Language and the Politics of Identity: the Romance-Speaking Balkans aims to investigate the complex relationship between language and identity of the Romance-speaking communities in the Balkans, as well as the cultural and political challenges they have been facing when trying to forge and express their identity over time. Starting from the observation that, among the many symbolic resources available for the cultural production of identity, language is the most flexible and in the same time, emblematic, the book looks into the Romance varieties spoken in the Balkans and the way they influence the identity of their speakers, regardless of how they are called (Romanians, Aromanians, Vlachs, Meglenoromanians, Bayash etc.).
Language is essential for the construction of socio-cultural and socio-political identities. This volume is meant to explore the character of individual and group identities as cultural and political constructions to which the Romance languages are a central element and to follow the ways in which the identity of these communities has been interpreted and performed in the Balkans.
In the twentieth century, the politics of identity has been manifested in different ways, from intellectual debates over the cultural representation of the territory to the utilization of institutional resources for the implementation of cultural policies. Thus, the performance of identity was often visible in the political arena. Many political parties, national movements and other organizations strive to enrich their projects with proposals on issues related to collective identification and loyalty to the national state.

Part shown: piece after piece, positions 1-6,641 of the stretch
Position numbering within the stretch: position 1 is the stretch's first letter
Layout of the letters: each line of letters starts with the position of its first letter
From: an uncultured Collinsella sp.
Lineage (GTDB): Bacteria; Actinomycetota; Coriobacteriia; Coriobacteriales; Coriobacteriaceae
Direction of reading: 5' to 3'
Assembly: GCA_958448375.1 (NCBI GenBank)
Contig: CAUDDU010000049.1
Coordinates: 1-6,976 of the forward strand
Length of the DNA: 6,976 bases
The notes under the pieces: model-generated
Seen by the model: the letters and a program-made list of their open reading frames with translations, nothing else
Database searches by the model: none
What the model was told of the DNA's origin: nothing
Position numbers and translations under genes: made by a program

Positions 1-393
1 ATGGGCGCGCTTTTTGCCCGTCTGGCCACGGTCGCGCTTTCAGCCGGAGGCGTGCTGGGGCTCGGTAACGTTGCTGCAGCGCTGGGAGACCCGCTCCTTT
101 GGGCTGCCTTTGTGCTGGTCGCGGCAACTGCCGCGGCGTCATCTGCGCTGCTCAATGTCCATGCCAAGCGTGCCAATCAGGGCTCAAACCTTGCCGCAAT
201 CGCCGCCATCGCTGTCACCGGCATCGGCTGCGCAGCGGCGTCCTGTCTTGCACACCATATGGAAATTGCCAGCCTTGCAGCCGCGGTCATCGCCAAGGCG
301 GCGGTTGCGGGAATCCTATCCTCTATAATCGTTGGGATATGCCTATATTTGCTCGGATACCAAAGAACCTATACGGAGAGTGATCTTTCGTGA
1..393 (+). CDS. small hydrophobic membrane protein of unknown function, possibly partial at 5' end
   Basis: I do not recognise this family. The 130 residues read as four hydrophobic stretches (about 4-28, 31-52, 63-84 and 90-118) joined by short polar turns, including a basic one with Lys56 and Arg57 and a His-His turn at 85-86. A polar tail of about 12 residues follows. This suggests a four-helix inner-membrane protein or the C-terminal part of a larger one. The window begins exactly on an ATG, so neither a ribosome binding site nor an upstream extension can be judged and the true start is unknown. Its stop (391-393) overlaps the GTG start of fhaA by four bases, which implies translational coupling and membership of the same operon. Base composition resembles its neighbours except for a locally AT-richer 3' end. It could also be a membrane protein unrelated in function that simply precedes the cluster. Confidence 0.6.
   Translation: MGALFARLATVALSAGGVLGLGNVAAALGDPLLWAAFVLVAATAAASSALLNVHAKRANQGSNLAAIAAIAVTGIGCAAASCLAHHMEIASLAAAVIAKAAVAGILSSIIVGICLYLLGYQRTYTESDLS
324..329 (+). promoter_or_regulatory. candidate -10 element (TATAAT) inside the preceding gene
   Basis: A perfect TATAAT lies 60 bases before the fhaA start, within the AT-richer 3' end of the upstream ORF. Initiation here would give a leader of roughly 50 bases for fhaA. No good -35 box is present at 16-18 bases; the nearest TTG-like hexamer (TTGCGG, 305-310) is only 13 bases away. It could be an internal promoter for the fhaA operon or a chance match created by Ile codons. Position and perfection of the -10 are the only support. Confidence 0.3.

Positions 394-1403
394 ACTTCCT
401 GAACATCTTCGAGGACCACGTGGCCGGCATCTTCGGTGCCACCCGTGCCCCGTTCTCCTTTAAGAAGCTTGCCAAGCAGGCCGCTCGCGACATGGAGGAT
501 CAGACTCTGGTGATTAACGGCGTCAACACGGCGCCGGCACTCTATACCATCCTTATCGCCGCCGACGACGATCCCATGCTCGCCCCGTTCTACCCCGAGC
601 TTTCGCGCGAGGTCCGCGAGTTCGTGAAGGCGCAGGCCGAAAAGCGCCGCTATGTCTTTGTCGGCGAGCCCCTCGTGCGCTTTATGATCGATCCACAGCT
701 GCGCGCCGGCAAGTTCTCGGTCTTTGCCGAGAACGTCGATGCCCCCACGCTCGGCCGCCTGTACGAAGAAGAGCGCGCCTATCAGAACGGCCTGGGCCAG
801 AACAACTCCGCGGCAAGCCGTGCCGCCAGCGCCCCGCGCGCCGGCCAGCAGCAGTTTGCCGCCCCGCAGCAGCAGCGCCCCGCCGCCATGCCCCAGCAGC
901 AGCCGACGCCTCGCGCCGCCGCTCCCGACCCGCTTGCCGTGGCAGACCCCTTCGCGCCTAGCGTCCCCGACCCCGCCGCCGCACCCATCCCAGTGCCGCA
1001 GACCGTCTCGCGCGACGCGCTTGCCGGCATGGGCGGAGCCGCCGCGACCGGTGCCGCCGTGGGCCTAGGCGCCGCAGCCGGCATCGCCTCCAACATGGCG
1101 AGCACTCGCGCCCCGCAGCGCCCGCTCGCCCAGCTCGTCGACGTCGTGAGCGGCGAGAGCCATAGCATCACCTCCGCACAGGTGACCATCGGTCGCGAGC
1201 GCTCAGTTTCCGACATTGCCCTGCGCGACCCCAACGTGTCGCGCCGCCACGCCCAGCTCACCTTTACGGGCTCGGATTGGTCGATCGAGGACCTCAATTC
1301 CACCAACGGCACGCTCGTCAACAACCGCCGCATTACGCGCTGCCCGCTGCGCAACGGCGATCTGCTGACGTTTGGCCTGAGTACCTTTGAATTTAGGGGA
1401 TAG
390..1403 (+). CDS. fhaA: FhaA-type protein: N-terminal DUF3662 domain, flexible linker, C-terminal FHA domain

The Balkan History Association welcomes scholars from the humanities and social sciences to submit their proposals for book chapters. They may cover, but are not restricted to, the following topics:
- Language as an index of identity, solidarity and power;
- Romanian as a pluricentric language and its non-dominant varieties;
- Endonyms versus exonymes;
- Language contact and language shift;
- Standard languages and dialects;
- Migration and its linguistic effects on urban and rural communities;
- Political parties, political thought;
- Tangible and intangible cultural heritage;
- Language policies and linguistic ideology;
- Others and othering;
- Individual and group identity in the socio-political discourse;
- Shifting identities and identity construction in media discourses;
- Language of tradition, language of modernity – contextualizing changes;
- Multilingual practices and educational policies;
- Religion and national identity.
Please submit your proposal, including the title of your manuscript, an abstract of no more than 500 words and a brief bio to firstname.lastname@example.org or email@example.com. Authors should clearly explain the outline of the chapter and how it fits into the topic of the book. No figures, tables, footnotes, endnotes or any other references should be included in the abstract. Accepted chapters should not exceed 10,000 words, including figures, tables, footnotes and other references. All submitted chapters will be peer reviewed. The revision process will start immediately after the deadline.
- May 10, 2019: Submit chapter proposals to editors
- June 1, 2019: Notification of accepted chapters proposals
- October 1, 2019: Receipt of full chapters for review
- December 15, 2019: Revised chapters re-submitted to editors (if needed)
- January, 2020: Approved chapters delivered to publisher.
Dr. Annemarie Sorescu-Marinković (Institute for Balkan Studies, Serbian Academy of Sciences and Arts)
Dr. Mihai Dragnea (President of the Balkan History Association)
Dr. Thede Kahl (Professor for South Slavic Studies at the University Friedrich Schiller, Jena)
Dr. Blagovest Njagulov (Associate Professor at the Institute for Historical Studies, Bulgarian Academy of Sciences)
Dr. Donald L. Dyer (Professor of Modern Languages, University of Mississippi)
Dr. Angelo Costanzo (Associate Professor of Linguistics, Bloomsburg University of Pennsylvania)